OTTAWA, May 1, 2012 /Canada NewsWire/ - Skills/Compétences Canada, a national not-for-profit organization that actively promotes careers in skilled trades and technologies, today released the findings of a survey conducted by Harris/Decima, which has shown that beyond changing a light bulb or picking up a hammer to hang up a picture, many Canadians have little to no working knowledge of those everyday activities that require a skilled hand.
The survey reveals that almost half of all Canadians are not able to complete basic skills including installing a faucet or replacing a zipper without some help:
...Almost half of Canadians (46%) admit they don't know how to install a bathroom or kitchen faucet.
...Almost half of Canadians (45%) can't replace a zipper in an item of clothing; well over half of all men (63%) admit they can't.
...About one in three Canadians (31%) aren't sure how to install a light fixture.
...About a quarter of Canadians (28%) don't know how to change a flat tire; almost half of all women (48%) say they can't.
...One in ten Canadians (14%) have no idea how to turn off the water main in their home.
"There's a serious underlying message here that many Canadians are lacking basic, practical knowledge when it comes to completing everyday skills, admitting they require help," said Shaun Thorson, CEO, Skills/Compétences Canada. "Industries that depend on skilled trade workers are key drivers of the Canadian economy contributing over 50% of Canada's GDP. But the growing shortage of skilled trade workers is not only a concern for industry - it is only a matter of time before every Canadian will feel the impact in their everyday lives."
This month, Skills/Compétences Canada is hosting the 2012 Skills Canada National Competition, an Olympic-style, multi-trade and technology competition for young students and apprentices. From May 13-16, more than 500 young students and apprentices will gather in Edmonton to compete in over 40 skilled trade and technology areas, ranging from construction, mobile robotics and cabinet making, to fashion technology, mechatronics and aircraft maintenance. The annual event attracts school groups and young career-seekers who can take part in interactive Try-a-Trade® and Technology demonstrations, as well as employers and recruiters, industry associations, labour groups, training institutes and government partners.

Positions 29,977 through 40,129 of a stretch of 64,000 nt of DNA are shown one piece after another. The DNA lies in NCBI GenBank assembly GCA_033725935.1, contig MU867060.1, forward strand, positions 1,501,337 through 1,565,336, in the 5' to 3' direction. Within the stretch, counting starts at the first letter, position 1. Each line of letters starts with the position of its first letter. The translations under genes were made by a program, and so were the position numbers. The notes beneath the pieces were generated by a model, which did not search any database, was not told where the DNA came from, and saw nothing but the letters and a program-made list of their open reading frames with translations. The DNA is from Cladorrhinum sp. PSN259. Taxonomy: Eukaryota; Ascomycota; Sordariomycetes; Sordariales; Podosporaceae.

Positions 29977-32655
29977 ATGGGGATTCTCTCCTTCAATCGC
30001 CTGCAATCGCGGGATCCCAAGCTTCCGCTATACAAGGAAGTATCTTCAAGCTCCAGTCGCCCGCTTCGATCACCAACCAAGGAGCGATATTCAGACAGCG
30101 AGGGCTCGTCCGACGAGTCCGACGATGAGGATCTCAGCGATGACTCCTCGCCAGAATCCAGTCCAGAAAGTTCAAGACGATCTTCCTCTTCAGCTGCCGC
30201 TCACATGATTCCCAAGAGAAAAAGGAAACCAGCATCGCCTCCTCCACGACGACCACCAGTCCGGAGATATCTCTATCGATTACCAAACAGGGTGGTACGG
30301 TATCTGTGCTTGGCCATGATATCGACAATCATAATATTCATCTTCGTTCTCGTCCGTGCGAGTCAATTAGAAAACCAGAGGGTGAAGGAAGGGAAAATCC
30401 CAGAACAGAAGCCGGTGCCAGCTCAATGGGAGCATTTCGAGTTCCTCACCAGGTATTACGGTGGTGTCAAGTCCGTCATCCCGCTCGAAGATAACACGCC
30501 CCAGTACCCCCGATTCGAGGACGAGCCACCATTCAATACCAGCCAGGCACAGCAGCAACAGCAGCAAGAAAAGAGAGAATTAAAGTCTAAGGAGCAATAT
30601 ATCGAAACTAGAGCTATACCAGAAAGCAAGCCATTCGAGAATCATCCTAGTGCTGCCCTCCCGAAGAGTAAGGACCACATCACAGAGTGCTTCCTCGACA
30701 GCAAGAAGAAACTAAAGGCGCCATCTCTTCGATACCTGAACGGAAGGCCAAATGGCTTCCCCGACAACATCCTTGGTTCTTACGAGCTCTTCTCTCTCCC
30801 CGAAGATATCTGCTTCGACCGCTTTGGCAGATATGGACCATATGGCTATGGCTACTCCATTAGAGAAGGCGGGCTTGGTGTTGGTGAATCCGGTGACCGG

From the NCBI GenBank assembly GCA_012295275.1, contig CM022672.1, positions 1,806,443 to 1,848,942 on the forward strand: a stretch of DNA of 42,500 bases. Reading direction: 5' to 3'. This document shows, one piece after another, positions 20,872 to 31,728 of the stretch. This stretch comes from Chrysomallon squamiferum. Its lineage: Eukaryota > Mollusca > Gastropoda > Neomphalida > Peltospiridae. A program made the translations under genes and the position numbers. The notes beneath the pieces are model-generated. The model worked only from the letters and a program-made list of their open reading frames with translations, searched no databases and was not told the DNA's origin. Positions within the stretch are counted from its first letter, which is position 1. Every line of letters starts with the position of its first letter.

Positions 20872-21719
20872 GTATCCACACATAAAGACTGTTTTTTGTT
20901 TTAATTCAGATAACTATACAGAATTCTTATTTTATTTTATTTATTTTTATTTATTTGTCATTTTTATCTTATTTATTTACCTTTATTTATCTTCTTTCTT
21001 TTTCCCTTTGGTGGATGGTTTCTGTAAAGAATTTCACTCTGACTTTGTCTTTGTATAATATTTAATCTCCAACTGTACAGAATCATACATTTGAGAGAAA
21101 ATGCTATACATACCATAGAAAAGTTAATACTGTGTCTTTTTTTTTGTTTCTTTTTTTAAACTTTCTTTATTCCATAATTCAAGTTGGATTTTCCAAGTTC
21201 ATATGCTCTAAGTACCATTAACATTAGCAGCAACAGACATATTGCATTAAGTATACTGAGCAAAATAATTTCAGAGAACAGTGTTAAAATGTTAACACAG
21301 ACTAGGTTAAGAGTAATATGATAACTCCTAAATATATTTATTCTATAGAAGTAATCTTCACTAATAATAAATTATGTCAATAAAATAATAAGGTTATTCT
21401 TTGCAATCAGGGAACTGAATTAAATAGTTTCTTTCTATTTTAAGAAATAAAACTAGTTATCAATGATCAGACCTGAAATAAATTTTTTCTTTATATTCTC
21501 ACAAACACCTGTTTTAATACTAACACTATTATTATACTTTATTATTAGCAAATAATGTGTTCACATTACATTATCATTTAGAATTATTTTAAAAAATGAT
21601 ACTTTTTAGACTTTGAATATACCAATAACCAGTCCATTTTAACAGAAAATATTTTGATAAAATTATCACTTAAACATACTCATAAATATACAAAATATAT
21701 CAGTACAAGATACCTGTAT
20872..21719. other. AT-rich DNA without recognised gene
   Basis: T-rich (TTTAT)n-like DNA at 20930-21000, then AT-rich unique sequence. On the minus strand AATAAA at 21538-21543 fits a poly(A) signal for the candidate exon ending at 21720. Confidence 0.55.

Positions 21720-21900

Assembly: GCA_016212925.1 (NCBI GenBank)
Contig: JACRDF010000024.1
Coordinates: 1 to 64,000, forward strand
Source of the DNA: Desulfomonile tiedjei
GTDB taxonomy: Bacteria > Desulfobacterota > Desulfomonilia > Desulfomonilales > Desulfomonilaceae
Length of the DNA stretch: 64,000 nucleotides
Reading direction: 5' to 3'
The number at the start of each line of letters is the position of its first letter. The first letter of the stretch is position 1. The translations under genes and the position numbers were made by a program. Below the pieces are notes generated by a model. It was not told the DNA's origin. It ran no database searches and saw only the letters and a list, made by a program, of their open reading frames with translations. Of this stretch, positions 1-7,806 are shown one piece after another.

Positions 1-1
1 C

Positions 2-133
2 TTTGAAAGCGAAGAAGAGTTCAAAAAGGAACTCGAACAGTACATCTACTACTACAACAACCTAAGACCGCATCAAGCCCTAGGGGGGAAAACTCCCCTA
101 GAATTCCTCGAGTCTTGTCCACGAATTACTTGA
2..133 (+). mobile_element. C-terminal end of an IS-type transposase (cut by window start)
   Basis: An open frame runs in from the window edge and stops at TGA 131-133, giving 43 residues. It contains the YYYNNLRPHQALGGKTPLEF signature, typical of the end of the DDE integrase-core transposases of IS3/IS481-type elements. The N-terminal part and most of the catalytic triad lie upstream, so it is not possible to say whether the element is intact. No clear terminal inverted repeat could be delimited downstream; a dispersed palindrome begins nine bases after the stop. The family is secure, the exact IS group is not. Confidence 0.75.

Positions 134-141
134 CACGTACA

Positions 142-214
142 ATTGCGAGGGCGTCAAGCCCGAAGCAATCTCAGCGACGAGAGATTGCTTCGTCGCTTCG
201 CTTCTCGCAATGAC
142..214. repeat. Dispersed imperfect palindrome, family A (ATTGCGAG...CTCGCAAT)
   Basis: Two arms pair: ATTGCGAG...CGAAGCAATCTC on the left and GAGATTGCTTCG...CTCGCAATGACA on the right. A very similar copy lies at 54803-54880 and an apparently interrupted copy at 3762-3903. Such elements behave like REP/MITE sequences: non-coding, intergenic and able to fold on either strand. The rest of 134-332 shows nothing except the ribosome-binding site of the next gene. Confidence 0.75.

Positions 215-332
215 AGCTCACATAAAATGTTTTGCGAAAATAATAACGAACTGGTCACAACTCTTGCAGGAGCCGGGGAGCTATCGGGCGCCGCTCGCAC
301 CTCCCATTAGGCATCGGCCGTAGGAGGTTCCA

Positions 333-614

The Competition provides an opportunity for young Canadians studying a skilled trade or technology to be tested against exacting industry standards and their peers from across the nation, with hope of being crowned the best in their chosen discipline. This year, competitors are also vying for placement on Team Canada where they will participate in the 2013 WorldSkills International Competition in Leipzig, Germany.
About the survey
The survey was conducted by Harris/Decima via teleVox, the company's telephone omnibus, from April 12th to 16th, 2012. A total of 1,011 Canadians were surveyed. Results are considered accurate +/- 3.1%, 19 times out of 20.
About Skills/Compétences Canada
Skills/Compétences Canada was founded in 1989 as a national, not-for-profit organization that works with employers, educators, labour groups and governments to promote skilled trades and technology careers among Canadian youth. Its unique position among private and public sector partners enables it to work toward securing Canada's future skilled labour needs while helping young people and aspiring apprentices discover rewarding careers. Skills/Compétences Canada offers experiential learning opportunities including skilled trades and technology competitions for hundreds of thousands of young Canadians through regional, provincial/territorial, national and international events, as well as skilled trade awareness programs. Many programs highlight digital and essential skills, which are crucial qualifications in most careers of today. Headquartered in Ottawa, Ontario, Skills/Compétences Canada is the Canadian Member organization of WorldSkills International. For more information about Skills/Compétences Canada visit www.skillscanada.com, or call 877-754-5226.